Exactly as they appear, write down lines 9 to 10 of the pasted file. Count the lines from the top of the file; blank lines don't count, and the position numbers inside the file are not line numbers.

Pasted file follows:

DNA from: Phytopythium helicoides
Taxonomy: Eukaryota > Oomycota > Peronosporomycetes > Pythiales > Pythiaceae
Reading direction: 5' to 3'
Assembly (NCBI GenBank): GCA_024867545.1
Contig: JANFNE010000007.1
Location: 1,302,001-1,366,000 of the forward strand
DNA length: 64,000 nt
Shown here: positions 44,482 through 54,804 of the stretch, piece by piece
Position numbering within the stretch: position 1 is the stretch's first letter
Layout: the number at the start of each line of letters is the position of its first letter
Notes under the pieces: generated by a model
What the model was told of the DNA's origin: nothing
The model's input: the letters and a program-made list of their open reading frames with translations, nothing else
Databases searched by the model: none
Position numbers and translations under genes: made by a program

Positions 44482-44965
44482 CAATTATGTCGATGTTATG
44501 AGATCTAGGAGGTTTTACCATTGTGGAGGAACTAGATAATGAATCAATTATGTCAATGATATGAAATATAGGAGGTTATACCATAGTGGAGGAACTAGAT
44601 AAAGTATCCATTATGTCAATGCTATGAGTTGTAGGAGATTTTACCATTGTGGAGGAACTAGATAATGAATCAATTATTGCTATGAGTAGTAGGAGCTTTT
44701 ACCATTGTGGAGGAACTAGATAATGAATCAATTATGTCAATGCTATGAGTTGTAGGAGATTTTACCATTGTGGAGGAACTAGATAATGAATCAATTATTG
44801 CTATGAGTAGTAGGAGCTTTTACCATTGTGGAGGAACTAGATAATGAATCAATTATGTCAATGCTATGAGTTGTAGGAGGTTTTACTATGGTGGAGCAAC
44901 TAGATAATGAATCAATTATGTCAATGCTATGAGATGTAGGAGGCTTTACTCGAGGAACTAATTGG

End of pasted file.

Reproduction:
Position numbering within the stretch: position 1 is the stretch's first letter
Layout: the number at the start of each line of letters is the position of its first letter